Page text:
Perfect title for a blog post. 

For a long time I wanted to use that word for a headline, and considered what the content might be. Pelted by Nicaraguan monkeys with fruit from a palm tree? Returning from a night out at the movies and a Big Boy restaurant in high school?  Or..

Better to go with the obvious.  The world tends to see us in the era we came from.  Sometimes it’s good, sometimes it’s bad, and sometimes it just is.  

A barrage of senior photographs on Facebook honoring this year’s graduates who won’t get to finish their studies on campus has prompted memories of the way things were.  Of hair, of clothing, of thinner faces and whiter teeth.  Many of us have crossed the bridge of seeing the difference in ourselves then vs. now.  I commented to a friend that he looked the same almost 50 years later.  “I wish,” he replied, but it was true to me.

When does something go out of fashion?  Not only clothing, but music, architecture, furniture, art, TV genres?  I remember one time the press hyped President Reagan for setting a new style when he wore a dapper suit.  Surely well-dressed men would follow.  Then he simply told them, “It’s an old suit.”

Take being cooped up at home, like most of us have been in the last month.  Is it dated to put together a puzzle, talk more to family, write letters, send packages, invent new games, and read what you put on the shelf two years ago for lack of time?  Notice I did not mention cleaning out closets.  If you did that, you’re on your own.  Cleaners and avoiders each stand the test of time.

What’s never out of style is noticing sunrises and sunsets and marveling at spidery leaves of a crocus among its lavender blooms.  Spotting red cardinals, blue bluejays, and hearing woodpeckers hammering on trees in the distance.  Looking at photos of wedding cakes and videos of baby giggles.  And rediscovering the echo of a train moving through a crossing nearby.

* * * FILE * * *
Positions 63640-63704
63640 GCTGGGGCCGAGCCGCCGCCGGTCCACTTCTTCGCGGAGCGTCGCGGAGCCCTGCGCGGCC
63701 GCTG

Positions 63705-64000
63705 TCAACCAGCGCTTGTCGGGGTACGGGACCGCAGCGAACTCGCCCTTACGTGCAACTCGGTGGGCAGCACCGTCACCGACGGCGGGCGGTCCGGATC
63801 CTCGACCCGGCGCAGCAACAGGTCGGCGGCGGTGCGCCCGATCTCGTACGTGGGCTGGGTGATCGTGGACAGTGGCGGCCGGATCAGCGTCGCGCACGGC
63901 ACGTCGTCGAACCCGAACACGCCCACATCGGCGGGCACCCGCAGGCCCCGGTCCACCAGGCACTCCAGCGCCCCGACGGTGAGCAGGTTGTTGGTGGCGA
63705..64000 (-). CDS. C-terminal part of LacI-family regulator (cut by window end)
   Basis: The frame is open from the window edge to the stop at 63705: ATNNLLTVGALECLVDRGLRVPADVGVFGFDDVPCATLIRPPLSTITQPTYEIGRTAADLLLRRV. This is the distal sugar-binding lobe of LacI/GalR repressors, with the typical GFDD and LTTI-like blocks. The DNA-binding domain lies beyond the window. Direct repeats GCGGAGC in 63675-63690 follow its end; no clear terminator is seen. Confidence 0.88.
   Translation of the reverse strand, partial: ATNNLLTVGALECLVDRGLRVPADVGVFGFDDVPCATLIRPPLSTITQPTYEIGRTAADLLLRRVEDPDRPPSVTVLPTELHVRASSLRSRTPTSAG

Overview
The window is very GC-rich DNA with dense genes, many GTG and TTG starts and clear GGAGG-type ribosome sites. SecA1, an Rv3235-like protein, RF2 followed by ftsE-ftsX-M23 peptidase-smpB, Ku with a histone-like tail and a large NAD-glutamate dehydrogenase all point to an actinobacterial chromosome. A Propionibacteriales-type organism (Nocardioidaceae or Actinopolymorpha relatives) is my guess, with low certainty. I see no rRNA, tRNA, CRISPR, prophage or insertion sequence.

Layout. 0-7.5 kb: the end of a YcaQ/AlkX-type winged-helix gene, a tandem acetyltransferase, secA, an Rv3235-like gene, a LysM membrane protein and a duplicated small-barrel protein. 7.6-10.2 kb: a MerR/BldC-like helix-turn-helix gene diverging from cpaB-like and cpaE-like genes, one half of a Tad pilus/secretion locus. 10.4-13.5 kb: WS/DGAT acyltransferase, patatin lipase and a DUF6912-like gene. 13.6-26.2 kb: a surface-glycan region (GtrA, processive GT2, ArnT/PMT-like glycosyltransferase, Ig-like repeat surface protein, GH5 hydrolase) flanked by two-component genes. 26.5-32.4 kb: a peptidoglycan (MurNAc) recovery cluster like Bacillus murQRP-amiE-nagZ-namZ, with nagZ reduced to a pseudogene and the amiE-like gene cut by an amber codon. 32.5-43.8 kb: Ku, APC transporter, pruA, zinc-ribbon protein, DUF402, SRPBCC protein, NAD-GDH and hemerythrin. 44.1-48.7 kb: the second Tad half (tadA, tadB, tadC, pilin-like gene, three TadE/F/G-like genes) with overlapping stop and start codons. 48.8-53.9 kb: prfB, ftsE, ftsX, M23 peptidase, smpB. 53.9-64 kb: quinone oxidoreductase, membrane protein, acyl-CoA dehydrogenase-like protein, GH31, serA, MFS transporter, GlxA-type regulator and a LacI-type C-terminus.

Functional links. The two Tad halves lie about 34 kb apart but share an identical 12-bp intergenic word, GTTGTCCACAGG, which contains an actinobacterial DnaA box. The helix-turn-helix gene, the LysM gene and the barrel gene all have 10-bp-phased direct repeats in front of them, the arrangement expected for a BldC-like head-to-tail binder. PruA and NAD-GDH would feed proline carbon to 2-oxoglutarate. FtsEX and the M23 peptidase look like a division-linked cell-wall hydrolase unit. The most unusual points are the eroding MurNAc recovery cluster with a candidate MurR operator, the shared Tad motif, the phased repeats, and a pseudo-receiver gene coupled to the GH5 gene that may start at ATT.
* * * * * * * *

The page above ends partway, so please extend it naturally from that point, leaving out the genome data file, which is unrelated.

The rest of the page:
Vintage Schwinn Girls Bicycle


Objects on The Antiques Roadshow, American Pickers, and forgive me, Pawn Stars, date us when we recognize them as from “our time.”  Are they antiques?  I had a bike like that!

The black-and-whiteness of time discrimination dissolves a bit more, and turning off media reports helps, too.  When we get to get together again in person, may we keep in mind that the inside of all of us is more important than the outside.  And it is a privilege to have lived in whatever time from which we came.



Old School

When a school building has outlived its original purpose, it can be sold for apartments, a single family dwelling, or torn down.  My old brick high school in Angola, Indiana, was bought by the county for $1 in the 1990s and has a new life today, housing government offices and agencies.  Though many of the old classrooms have been partitioned off, there are features recognizable to former (notice I didn’t say “old”) students like me.  While visiting my mother this week, I took a walk through the well-maintained tile and terrazzo floors.

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The main stairwell from the front entramce continues up to the second floor.  Clamoring feet and ringing tardy bells come to mind when I see this shot.

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Ascending to the main hallway, the three doors to the auditorium still greeted me.  I remember kids flooding in for convocations, club meetings and play practice.

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Detail of fresco outside auditorium doors.

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Who doesn’t recall the view of the attendance and principal’s offices ahead?  And the porcelain drinking fountains…still there.

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As in Shel Silverstein’s book, “The Giving Tree,” the old place keeps offering more of itself to students who walked its floors.

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The Steuben County Extension Office continues to support the tradition of 4-H.  The old home economics kitchen downstairs, where I first cooked a meal of boxed macaroni in the eighth grade, is still intact and used for demonstrations, etc.


A page from the 1920 Key, the Angola High School yearbook.